It’s funny, but people who see and recognize us crew members from Café Racer often remark that we must have the best jobs in the world. I’ll insist that title belongs, inarguably, to the guy who gets to measure Beyonce for her mini-dresses, but sure, testing and building fast motorbikes for a living can be a blast.
But as a career, it can also have unforeseen dangers.
During the shooting of the series, we had a few mishaps that placed riders squarely on their butts, and as a veteran of a few crashes- some bad, some just plain embarrassing- I can tell you that getting horizontal on two wheels is never fun. Viewers will see one bust-up during the series, while a few others I witnessed were, mercifully, not captured on video. The odd thing about the crashes I witnessed this year was that nearly all of them could have been avoided. Statistics show that a great many motorcycle accidents were caused by rider error and that surely seems to be the case in my experience.
After concluding one shoot involving a group of café racer riders, we decided to head off en masse for lunch. The riders represented all different ages, makes of motorcycle and riding styles. I generally ride alone, because years of road riding in groups has taught me that you’re only as safe as the least skilled member of any riding group. All it takes is a novice or someone who hasn’t ridden in years with rusty skills to put everyone else at risk.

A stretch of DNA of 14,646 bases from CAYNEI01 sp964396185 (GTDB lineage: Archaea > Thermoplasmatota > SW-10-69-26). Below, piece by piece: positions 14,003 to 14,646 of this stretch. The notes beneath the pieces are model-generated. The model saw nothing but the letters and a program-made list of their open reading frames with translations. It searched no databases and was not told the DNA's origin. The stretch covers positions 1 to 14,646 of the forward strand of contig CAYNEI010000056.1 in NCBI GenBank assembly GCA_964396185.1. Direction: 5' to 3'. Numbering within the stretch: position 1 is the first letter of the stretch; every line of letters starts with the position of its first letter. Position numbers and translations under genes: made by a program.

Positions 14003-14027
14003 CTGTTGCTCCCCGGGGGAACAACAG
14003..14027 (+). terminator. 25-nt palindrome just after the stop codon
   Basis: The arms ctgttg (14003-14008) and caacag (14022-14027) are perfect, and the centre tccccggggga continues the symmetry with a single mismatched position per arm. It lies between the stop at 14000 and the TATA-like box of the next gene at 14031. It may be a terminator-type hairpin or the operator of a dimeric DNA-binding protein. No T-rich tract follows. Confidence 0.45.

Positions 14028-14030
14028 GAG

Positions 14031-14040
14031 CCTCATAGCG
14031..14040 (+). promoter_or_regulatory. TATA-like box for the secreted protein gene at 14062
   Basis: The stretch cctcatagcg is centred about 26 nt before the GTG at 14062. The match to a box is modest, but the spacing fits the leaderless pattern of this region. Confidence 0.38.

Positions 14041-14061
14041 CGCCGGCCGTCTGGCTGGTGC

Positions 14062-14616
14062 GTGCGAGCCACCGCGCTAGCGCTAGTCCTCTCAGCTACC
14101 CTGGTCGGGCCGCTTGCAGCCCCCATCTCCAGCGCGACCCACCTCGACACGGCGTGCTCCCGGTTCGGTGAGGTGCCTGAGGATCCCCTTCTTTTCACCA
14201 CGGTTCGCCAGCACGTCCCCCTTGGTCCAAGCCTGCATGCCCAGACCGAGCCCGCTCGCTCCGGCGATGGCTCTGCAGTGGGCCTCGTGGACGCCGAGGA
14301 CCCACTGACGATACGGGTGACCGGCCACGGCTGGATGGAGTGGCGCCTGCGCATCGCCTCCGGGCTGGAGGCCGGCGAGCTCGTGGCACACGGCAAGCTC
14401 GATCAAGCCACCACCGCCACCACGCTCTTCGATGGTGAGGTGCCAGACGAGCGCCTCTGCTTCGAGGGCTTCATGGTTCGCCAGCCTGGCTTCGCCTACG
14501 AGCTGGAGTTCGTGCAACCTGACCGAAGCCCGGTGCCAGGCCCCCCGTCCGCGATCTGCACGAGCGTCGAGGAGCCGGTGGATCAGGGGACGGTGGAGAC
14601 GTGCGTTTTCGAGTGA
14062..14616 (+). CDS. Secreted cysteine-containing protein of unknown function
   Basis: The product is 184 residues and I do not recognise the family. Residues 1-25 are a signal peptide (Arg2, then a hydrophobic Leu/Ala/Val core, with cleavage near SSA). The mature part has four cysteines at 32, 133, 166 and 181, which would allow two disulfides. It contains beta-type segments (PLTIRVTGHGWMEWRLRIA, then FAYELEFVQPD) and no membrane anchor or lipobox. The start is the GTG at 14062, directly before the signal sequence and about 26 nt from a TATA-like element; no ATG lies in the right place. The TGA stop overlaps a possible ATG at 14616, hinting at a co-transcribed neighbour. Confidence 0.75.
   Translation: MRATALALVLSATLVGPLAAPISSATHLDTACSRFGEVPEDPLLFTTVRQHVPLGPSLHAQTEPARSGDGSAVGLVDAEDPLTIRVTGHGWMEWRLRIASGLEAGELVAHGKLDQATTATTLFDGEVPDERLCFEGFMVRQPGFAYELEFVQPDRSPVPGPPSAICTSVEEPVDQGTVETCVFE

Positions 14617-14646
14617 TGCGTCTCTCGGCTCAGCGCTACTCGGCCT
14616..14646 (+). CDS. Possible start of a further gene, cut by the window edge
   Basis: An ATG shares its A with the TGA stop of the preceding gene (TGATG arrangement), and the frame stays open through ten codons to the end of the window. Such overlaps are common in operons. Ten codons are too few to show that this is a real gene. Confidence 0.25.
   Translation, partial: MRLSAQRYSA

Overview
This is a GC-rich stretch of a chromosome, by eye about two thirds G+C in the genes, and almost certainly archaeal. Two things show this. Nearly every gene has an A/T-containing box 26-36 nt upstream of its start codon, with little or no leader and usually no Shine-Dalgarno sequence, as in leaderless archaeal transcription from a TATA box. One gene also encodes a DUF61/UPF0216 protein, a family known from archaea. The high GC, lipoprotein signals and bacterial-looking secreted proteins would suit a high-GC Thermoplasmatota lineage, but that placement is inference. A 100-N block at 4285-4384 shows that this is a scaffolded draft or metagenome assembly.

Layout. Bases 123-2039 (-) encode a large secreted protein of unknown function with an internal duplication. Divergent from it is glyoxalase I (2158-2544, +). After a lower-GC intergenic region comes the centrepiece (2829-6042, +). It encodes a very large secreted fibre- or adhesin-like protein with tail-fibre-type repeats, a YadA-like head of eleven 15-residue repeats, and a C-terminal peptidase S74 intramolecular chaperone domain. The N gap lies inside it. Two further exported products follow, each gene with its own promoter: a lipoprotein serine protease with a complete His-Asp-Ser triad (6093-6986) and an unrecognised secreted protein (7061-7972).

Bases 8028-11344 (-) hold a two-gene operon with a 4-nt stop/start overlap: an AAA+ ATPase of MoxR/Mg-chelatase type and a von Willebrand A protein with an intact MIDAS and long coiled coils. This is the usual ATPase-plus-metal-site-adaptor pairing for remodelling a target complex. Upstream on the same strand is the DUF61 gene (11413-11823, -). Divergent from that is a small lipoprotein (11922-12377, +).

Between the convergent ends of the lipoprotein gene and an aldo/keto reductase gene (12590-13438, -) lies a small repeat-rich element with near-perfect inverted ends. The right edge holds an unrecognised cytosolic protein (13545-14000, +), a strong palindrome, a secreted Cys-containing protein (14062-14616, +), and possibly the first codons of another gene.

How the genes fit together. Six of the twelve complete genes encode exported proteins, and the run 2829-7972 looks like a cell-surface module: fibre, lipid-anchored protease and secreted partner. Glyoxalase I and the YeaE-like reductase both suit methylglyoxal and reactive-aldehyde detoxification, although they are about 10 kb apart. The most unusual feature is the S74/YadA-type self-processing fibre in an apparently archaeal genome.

That was the case during our group lunch ride- a biker who seemed in perfect control of his Triumph managed to panic brake in a tight, decreasing-radius turn, launching man and machine into a guardrail. Leading the group, I had the sickeningly familiar experience of looking into my rear-views to see no one following behind me. Returning to the scene, I was relieved to see the rider wasn’t seriously hurt, though that’s more than I could say for his poor Bonneville which had twisted forks, a dented gas tank and exhaust pipes that looked like they lost a battle with a transformer robot.
In the aftermath, I resigned myself to start riding alone again, and to stick to my rules about recreational riding. Though it may seem a bit of a buzz-kill, I’ll insist on making it a point to chat a little before heading out on the road, with everyone involved. It’s better to ascertain their individual riding skills, whether they’ve had a few beers or even if their motorcycle is properly maintained before finding out the facts in the middle of a fast corner. And knowing what’s up can only make the ride safer and more fun for everybody.
– Mike Seate